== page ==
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Our FavouriteBlue Flowers

Monday blues, January blues, holiday blues…blue is often a colour associated to negative feelings. But you don’t have to feel blue with blue booms! Colours range anywhere from deep blue all the way through to the paler tones of purpley-blue and every shade in between. Mix them up with some reds, pinks and oranges to create a vase that simply pops or keep it simple with a stylish blue and white combo.

When putting flowers in our vases we’re used to seeing splashes of pink, red and yellow. However, a colour we don't see that often is blue. Even though there is so much blue in nature, from the sea to the sky, when it comes to blooms in this colour they only make up an estimated 10% of the total flower population! Read on to discover some of our favourite blue flowers and their meanings.

Meaning Of Blue Flowers

Blue flowers have had many meanings over the centuries. Heading back as far as the Ancient Egyptians, the blue Lotus flower (also known as the Blue Water Lily) featured heavily in their paintings and was seen as a symbol of creation and rebirth, making them a perfect gift for a new baby.

Jump forward to the Romanticism period (a movement which celebrated the arts towards the end of the 18th century) and blue flowers frequently appeared in their artwork, literature and even poetry and were used as a symbol of inspiration.

The Victorians, who used floriography or the language of flowers as a way to send messages, saw blooms in this colour as a symbol of love, hope and wisdom. This meant blue flowers became an ideal choice to feature in a bridal bouquet – after all ‘something old, something new, something borrowed, something blue’.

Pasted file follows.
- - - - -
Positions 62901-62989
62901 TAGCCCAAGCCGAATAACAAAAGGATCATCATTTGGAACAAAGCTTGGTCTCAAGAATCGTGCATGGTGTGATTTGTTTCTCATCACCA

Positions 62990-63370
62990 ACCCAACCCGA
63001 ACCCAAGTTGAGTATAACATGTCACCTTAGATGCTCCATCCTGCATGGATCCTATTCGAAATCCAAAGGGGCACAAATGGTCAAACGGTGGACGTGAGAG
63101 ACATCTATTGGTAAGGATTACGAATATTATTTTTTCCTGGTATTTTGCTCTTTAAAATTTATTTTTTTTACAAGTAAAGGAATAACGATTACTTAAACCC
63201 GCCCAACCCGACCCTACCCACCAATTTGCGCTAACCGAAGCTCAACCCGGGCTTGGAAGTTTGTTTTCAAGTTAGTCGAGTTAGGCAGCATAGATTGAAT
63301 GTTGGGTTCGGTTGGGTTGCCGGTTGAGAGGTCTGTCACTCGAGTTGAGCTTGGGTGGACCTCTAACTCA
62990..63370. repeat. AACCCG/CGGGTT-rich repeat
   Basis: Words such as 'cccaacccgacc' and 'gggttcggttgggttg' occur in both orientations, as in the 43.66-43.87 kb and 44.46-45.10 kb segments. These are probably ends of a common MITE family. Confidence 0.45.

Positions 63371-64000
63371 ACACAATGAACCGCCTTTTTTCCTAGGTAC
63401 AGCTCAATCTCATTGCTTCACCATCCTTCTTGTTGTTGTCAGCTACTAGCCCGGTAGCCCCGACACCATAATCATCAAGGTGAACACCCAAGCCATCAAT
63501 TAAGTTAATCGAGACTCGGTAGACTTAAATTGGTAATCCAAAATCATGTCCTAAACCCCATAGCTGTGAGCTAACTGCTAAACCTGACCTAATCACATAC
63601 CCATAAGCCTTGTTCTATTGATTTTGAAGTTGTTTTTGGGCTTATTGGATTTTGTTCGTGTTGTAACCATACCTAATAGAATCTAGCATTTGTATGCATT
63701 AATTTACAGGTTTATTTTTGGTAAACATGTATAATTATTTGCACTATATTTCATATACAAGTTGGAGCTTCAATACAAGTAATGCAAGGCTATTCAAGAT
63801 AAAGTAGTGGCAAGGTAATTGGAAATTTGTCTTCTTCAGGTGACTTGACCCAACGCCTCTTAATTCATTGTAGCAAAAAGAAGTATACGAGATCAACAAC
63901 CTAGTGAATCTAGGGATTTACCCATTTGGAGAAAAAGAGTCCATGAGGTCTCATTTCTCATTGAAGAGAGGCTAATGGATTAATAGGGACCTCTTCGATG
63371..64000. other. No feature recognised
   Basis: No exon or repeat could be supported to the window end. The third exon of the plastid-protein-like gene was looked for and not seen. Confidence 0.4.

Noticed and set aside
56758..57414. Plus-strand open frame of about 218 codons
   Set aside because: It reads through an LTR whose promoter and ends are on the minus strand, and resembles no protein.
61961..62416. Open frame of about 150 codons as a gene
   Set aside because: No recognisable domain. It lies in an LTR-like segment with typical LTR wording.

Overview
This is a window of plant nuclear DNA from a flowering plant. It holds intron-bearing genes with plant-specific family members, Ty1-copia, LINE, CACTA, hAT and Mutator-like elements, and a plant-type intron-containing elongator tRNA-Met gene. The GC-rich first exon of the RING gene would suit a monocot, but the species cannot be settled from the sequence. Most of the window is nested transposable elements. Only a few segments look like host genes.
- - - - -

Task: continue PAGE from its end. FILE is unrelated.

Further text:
Nowadays, when we introduce blue into our homes it evokes feelings of calmness and relaxation. It’s not surprising therefore that blue flowers stand for peace and tranquillity. Consider giving a bunch of blooms in this colour to a friend who’s feeling a bit stressed out at the moment.

Popular Types Of Blue Flowers

We know blue is one of the rarest colours when it comes to flowers, but why is that? This probably has a lot to do with the fact that there are no blue pigments in the plant world.

If you see a bloom in this colour then, in reality, they're tricking us! The flowers are actually made up of modified red pigments and reflect light to give the appearance of blue. But don’t let this put you off because there are some beautiful blooms around and they look pretty blue to us.


When it comes to picking an elegant blue flower, then it has to be the iris. Appearing from early spring all the way through to early summer, you’d normally expect to see these regal blooms in their distinctive purple but some varieties offer a bluer shade.

Although delicate in appearance, you usually find this bloom growing in extreme locations which is probably why it stands for hope, trust and valour - an ideal gift for that person who has always been by your side.



This is the ideal flower to welcome in the spring, blue hydrangeas with their fantastic, rounded blooms bring in that welcome pop after the winter months. The exact colour of these flowers actually depends very much on the soil they are grown in; alkaline soil makes them turn pink while something acidic turns them blue. A hydrangea in blue symbolises apology and regret, it may be the perfect choice if you want to say sorry to a loved one.